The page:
In Jerusalem I really regretted not being that well versed in the Bible because it seems like every other alleyway in the old town is of great religious historical significance. Surrounded by ancient city walls, it is home to Jewish, Christian, Muslim (and other) quarters. Each of them are vibrant and full of the hustle and bustle of daily life. On my first day there I got lost in the maze of alleys, but it was great fun exploring them, even though we also have our fair share of old towns here in Europe.
Visiting the Western Wall is a must, even for those who aren’t religious, with the Friday prayer being the best time to go. The atmosphere when the worshippers gather at the wall just before sunset is unique, which despite the tense political situation was peaceful and positive.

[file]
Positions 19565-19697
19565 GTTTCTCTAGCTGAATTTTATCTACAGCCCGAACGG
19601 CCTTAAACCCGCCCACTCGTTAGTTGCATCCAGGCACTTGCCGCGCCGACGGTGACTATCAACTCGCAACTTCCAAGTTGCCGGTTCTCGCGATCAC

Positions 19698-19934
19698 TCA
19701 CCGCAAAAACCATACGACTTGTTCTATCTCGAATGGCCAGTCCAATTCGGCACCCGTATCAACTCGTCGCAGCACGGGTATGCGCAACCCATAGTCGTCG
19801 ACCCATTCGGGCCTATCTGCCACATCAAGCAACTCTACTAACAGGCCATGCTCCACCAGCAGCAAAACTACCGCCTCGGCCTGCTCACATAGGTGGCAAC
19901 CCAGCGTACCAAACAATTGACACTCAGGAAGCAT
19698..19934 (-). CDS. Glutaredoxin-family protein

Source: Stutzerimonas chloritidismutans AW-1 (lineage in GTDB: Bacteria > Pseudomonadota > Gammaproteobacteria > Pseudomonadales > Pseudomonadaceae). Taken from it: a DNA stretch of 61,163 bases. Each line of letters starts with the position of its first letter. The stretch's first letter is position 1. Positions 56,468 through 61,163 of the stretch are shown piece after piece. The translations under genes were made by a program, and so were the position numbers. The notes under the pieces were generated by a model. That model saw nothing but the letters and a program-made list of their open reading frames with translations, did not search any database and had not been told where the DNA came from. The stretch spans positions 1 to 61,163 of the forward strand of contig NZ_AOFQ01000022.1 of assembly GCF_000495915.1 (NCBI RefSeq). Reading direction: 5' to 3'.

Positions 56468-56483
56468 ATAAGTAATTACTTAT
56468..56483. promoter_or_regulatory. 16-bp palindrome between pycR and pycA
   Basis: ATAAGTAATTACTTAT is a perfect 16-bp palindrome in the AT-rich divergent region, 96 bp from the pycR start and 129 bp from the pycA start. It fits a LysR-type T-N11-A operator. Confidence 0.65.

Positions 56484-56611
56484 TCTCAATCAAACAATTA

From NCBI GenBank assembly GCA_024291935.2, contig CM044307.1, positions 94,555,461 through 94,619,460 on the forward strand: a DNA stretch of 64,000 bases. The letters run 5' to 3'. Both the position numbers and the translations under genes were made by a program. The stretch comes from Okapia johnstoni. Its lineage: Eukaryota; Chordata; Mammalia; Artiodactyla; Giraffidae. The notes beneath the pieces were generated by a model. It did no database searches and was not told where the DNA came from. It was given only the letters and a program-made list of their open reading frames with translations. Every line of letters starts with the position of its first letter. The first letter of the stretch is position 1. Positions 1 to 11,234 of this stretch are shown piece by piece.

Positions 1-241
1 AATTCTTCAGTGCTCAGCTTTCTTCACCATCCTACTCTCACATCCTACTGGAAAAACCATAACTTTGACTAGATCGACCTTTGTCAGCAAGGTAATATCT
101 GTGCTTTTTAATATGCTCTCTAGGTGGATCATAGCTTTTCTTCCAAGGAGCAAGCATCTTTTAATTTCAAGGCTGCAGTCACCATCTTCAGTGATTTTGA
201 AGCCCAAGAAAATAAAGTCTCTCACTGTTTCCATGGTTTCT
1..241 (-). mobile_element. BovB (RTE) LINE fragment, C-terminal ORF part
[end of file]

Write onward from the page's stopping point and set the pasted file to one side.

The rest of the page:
Things became much more tense a few days later after the bodies of three boys were found, who were presumed murdered. There were riots in East Jerusalem, the aftermath of which was still visible on the streets the next day. Unfortunately this meant that the Temple Mount was also closed to non-Muslims since a large number of militants armed with stones had allegedly entrenched themselves there.